The World Petroleum Assessment was attacked not only for the size of its numbers, but also the relevance of the methodology that produced them. As part of the discovery estimate, for example, the USGS attributed 47 billion barrels to offshore East Greenland, provoking some hilarity. The oil may exist, of course, but how many companies would rush to drill in the area that produced the iceberg that sank the Titanic? As for reserves growth, many analysts objected to the extrapolation of formulae derived from the history of US oilfields to the rest of the world, which they claimed was inappropriate. But these arguments may now be academic in the light of a further study carried out by the USGS in 2005, which assessed how well the forecasts of the World Petroleum Assessment were performing against reality, and which now allows us to draw some useful conclusions from the original numbers.
The USGS self-assessment showed that their reserve growth forecast for crude oil was on track but their discovery forecast was badly adrift. One quarter of the way through the original forecast period, actual reserves growth had delivered about the right proportion of the Survey’s prediction, but real-world oil discoveries were underperforming by almost 60 percent. The USGS discovery forecast implied that an average of almost 22 billion barrels of oil would have to be found every year for thirty years, but in the first 8 years of the forecast period discovery had averaged just 9 billion barrels annually.
The USGS sought to explain away the discovery deficit as the result of a relatively low oil price and low levels of exploratory drilling, implying that discovery could rise in future. But these arguments do not stand scrutiny. The volume of oil discovered annually has been in decline for forty years, while the price of oil has risen fairly strongly over the same period. As Harry Longwell, then Executive Vice President in charge of exploration and production for ExxonMobil, wrote in 2002: “Most of our discoveries were made in a much lower price environment than today….contrary to some widely held beliefs, discovered volumes have not been closely related to price fluctuations”. He went on to remark, “Another trend is much clearer than price. It’s getting harder and harder to find oil and gas”.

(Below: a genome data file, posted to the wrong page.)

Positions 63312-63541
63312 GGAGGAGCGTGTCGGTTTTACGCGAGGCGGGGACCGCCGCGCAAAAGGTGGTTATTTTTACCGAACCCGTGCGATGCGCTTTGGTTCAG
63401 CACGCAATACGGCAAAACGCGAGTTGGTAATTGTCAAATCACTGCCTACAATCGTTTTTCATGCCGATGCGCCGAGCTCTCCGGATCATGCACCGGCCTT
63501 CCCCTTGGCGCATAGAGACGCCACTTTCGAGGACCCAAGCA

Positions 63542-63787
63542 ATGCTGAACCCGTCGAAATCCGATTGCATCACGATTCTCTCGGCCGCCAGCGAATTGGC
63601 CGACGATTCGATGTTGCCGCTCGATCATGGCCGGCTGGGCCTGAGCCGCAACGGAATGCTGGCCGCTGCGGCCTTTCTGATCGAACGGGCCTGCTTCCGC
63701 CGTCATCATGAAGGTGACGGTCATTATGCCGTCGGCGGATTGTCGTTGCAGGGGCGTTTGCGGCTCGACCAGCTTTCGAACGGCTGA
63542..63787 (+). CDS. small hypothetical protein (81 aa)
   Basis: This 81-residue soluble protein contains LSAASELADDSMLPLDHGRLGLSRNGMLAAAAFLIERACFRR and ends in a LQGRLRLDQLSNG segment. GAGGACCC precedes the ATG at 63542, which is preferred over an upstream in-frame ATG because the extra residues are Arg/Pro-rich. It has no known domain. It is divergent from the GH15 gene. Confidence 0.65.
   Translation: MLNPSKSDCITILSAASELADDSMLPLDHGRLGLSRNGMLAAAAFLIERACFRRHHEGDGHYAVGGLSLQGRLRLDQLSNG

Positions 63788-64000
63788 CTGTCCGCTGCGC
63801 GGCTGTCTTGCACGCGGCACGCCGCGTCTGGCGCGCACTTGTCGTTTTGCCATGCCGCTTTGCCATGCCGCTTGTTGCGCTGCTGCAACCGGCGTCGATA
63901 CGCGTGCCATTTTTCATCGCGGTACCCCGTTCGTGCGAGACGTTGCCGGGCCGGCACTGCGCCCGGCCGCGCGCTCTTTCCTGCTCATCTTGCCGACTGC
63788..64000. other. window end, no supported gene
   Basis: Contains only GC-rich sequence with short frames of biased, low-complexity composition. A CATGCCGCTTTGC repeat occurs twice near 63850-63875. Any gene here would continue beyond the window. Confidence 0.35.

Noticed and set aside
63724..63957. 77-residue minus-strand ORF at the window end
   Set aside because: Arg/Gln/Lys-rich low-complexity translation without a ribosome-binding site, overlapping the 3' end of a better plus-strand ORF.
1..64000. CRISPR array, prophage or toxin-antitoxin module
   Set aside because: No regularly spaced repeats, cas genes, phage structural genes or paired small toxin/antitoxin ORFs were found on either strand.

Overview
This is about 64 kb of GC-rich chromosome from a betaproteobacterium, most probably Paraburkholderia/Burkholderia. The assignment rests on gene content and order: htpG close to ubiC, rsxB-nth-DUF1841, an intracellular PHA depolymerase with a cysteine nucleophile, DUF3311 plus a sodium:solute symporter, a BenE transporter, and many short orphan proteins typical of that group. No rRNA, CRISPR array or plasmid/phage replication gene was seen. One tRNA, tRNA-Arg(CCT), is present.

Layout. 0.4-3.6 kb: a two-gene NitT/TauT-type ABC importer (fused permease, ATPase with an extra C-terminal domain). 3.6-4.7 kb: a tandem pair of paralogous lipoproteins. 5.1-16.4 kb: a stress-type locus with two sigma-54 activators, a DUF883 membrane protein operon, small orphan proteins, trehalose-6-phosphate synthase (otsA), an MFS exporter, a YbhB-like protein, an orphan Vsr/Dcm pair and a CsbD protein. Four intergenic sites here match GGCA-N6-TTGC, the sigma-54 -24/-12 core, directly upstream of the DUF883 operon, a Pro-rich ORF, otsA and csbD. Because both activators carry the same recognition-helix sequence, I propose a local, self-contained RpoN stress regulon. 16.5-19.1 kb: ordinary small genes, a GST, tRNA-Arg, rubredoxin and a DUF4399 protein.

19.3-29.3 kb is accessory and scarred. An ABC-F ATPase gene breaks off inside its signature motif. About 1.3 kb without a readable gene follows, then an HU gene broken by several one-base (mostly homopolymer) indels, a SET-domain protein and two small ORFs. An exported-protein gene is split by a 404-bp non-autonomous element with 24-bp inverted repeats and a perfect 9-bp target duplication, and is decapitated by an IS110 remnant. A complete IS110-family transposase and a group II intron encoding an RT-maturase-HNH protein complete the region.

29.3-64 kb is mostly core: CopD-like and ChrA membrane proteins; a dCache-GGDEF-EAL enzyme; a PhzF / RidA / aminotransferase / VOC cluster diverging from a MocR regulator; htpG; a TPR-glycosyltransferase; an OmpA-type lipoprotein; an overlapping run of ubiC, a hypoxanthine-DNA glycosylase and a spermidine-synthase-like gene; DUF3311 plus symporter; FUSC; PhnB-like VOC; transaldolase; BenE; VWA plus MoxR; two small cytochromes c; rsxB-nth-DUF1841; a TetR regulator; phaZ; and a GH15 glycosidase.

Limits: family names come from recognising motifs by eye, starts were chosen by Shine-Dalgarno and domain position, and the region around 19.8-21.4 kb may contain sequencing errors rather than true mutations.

As a result, oil discovery is much more likely to keep on falling in line with its historical trend than to start rising again. But even if it were to remain steady at 9 billion barrels a year until 2030 – highly unlikely – the undershoot against the USGS forecast would still be almost 400 billion barrels (22 – 9 x 30 = 390), meaning that the USGS ‘ultimate’ for conventional oil should be reduced to 2,600 billion barrels at the very most, and 2,830 including NGLs. (The USGS did not reassess its original NGL forecast, but since both its oil and gas discovery forecasts are underperforming by almost exactly the same margin, and since NGLs are a by-product of natural gas production, I have deflated the USGS NGL discovery forecast by the same proportion). So what can these recalibrated USGS figures tell us?
Hubbert’s contention that oil production tends to go into terminal decline at about the midpoint of depletion has been demonstrated repeatedly the world over. The midpoint of our recalibrated ‘USGS ultimate’ including NGLs is 1,415 billion barrels. According to figures from IHS Energy, cumulative production to the end of 2006 was 1,100 billion, leaving 315 billion to go. Production of conventional crude and NGLs in 2006 was some 28.4 billion barrels, and if we factor in the IEA’s demand growth forecast of 1.7%/year between now and the peak, the midpoint arrives in January 2017. Even if we inflate all the figures by a reasonable factor to take account of that proportion of the world that the USGS did not assess, the midpoint is only delayed until 2021. That peak date coincides almost exactly with the view of Total chief executive Thierry Desmarest.